Wyandanch activist Delano Stewart, who emerged into political prominence as the Long Island coordinator of Jesse Jackson’s 1984 Democratic presidential bid, championed local empowerment through his Point of View weekly newspaper, and successfully pushed for a Wyandanch village center, died Sunday morning at Columbia Presbyterian Medical Center in Manhattan.

Stewart, who turned 75 last month, had received a lung transplant in 2012, but two years ago was given only months to live after showing signs of rejection, according to a daughter, Anika Stewart, of Wyandanch.

His daughter said Stewart, originally from Panama, never applied for U.S. citizenship perhaps, she said, because he never felt America considered black people as fully equal.

Nonetheless, Stewart was a staunch advocate of black voter empowerment, and frequently organized for local candidates for country and town government.

“He was a driving force for the Wyandanch community — a brilliant man who knew the issues and could express them, which made him hated by the power structure,” said fellow activist Eugene Burnett, who shared Stewart’s black advocacy despite their frequent tactical differences. “I didn’t always agree with him, but I’m sorry he is gone.”

Suffolk County Executive Steve Bellone said in a statement: “Delano Stewart was a true visionary and a man dedicated to lifting up the community. Along with his wife Anne, their work provided the inspiration and the foundation for the revitalization that is occurring in the hamlet of Wyandanch today.”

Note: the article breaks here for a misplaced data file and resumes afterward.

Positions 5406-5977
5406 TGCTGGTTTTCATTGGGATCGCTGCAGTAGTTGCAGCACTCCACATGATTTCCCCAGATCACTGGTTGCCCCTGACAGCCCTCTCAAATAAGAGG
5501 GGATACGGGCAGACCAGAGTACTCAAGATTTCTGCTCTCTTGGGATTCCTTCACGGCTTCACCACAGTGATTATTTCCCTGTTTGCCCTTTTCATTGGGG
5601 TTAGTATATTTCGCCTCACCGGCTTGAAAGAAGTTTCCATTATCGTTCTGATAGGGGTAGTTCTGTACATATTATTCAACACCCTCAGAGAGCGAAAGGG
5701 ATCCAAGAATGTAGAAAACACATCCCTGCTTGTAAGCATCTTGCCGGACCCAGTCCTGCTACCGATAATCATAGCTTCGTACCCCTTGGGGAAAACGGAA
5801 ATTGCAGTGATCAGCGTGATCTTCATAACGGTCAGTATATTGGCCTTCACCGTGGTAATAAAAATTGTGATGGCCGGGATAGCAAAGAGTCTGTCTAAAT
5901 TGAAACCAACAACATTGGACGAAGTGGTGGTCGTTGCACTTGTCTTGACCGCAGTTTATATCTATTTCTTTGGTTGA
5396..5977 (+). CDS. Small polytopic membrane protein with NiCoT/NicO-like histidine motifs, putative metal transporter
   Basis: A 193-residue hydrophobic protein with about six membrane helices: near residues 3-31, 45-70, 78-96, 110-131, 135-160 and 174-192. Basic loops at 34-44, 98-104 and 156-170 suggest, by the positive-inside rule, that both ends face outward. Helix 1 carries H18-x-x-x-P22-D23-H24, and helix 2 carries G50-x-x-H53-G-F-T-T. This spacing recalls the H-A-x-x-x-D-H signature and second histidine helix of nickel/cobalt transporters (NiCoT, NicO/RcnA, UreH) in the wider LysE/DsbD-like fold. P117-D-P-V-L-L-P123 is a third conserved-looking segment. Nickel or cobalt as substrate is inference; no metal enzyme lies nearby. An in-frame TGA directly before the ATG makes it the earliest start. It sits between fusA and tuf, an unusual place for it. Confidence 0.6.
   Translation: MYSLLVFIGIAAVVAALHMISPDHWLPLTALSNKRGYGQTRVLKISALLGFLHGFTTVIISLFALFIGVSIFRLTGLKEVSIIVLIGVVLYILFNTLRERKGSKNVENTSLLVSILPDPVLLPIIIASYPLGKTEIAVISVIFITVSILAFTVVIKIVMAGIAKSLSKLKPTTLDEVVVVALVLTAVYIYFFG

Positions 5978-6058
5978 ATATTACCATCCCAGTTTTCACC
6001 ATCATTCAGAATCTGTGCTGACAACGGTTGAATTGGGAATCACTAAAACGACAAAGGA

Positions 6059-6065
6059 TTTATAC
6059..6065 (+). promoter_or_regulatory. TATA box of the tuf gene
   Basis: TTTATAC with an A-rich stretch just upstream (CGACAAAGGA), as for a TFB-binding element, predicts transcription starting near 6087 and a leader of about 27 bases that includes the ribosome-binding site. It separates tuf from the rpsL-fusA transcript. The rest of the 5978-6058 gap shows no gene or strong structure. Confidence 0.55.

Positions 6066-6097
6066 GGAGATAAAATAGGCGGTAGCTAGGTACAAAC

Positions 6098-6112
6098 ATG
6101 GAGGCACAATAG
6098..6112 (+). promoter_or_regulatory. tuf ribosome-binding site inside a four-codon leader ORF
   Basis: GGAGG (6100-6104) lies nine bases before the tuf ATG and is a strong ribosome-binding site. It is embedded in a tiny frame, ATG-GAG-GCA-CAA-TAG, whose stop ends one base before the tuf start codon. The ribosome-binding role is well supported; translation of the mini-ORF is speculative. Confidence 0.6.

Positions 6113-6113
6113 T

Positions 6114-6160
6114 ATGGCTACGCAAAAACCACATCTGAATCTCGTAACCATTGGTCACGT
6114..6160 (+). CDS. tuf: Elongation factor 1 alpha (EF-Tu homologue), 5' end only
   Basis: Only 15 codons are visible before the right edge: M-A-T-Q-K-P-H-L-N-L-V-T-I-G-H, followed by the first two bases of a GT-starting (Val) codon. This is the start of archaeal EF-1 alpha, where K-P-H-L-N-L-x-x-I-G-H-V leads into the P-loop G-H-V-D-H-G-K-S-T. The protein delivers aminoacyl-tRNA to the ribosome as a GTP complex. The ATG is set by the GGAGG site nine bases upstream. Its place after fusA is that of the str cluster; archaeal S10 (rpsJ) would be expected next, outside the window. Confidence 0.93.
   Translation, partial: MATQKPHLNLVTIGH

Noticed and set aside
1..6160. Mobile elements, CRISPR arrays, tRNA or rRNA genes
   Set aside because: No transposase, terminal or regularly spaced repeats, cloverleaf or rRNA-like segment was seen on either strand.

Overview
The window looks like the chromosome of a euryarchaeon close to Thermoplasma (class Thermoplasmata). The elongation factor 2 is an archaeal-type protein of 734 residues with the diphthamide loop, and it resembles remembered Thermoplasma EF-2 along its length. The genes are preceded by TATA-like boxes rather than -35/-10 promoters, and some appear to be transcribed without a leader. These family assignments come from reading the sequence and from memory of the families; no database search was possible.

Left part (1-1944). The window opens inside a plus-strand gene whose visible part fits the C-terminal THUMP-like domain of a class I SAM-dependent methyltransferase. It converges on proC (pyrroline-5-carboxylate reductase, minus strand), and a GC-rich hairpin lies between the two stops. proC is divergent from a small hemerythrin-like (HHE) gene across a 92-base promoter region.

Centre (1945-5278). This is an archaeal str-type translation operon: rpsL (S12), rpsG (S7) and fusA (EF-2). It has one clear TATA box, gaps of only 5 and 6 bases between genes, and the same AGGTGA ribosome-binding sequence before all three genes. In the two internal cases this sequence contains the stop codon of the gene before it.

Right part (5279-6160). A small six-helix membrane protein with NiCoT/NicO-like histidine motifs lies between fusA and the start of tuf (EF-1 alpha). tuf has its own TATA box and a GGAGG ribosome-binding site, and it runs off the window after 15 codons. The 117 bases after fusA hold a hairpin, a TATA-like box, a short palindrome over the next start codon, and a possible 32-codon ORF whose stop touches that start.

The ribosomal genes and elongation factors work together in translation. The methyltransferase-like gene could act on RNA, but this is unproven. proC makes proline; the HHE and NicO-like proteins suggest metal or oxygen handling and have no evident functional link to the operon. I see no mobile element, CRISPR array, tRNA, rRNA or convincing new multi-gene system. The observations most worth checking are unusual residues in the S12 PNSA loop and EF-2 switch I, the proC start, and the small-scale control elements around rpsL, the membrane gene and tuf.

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One of seven children born in La Boca, Panama to a preacher and schoolteacher father, Stewart initially expressed himself through the arts. He studied English and theater at Canal Zone College, and eventually wrote at least three plays. Proficient as a bass guitarist, he performed as “Danny Rae” in venues such as Las Vegas after coming to the United States. In 1971, he helped found the Black Theater Alliance, which provided technical, material and other assistance to seven theater companies.

But Stewart’s interest in community planning began in the 1960s. After working for the New York City Community Development Agency, he helped his brother, Waldaba Stewart, win election to the New York State Senate in 1968. He worked in his brother’s office doing community planning.

After moving to Wyandanch with his wife and family in 1974, he became involved in efforts to win incorporation and self-rule for the predominantly black Suffolk County hamlet, which for decades has suffered from a lack of economic development and a faltering school system.

“Incorporation is the only avenue . . . through which the aspirations and potential of the Wyandanch community will be realized,” he wrote in a 1988 op-ed published in Newsday.

In 1996, he sold his 16-year insurance business to become a full-time writer and publisher for the weekly Point of View newspaper he had founded five years earlier. Using his newspaper as an editorial megaphone, Stewart accused government officials of “environmental racism” for allowing a giant landfill and a garbage incinerator to remain at the edge of Wyandanch — facilities he blamed for troubling rates of cancers in surrounding neighborhoods.

In 2002, Stewart helped organize a three-day workshop that produced Wyandanch Revitalization, a smart-growth plan that called for a pedestrian-friendly center near the train station that would incorporate affordable housing, a restaurant district and other economic development.

But he later expressed disappointment in Wyandanch Rising, an alternative development plan he told the Long Island Press in 2010 threatened to result in just “a prettier ghetto.”

In addition to Anika Stewart, Stewart is survived by his wife, Anne, and daughter Dara Stewart, of Wyandanch. Funeral plans are incomplete. He told relatives he wanted his cremated remains to be scattered on the waters of the Panama Canal.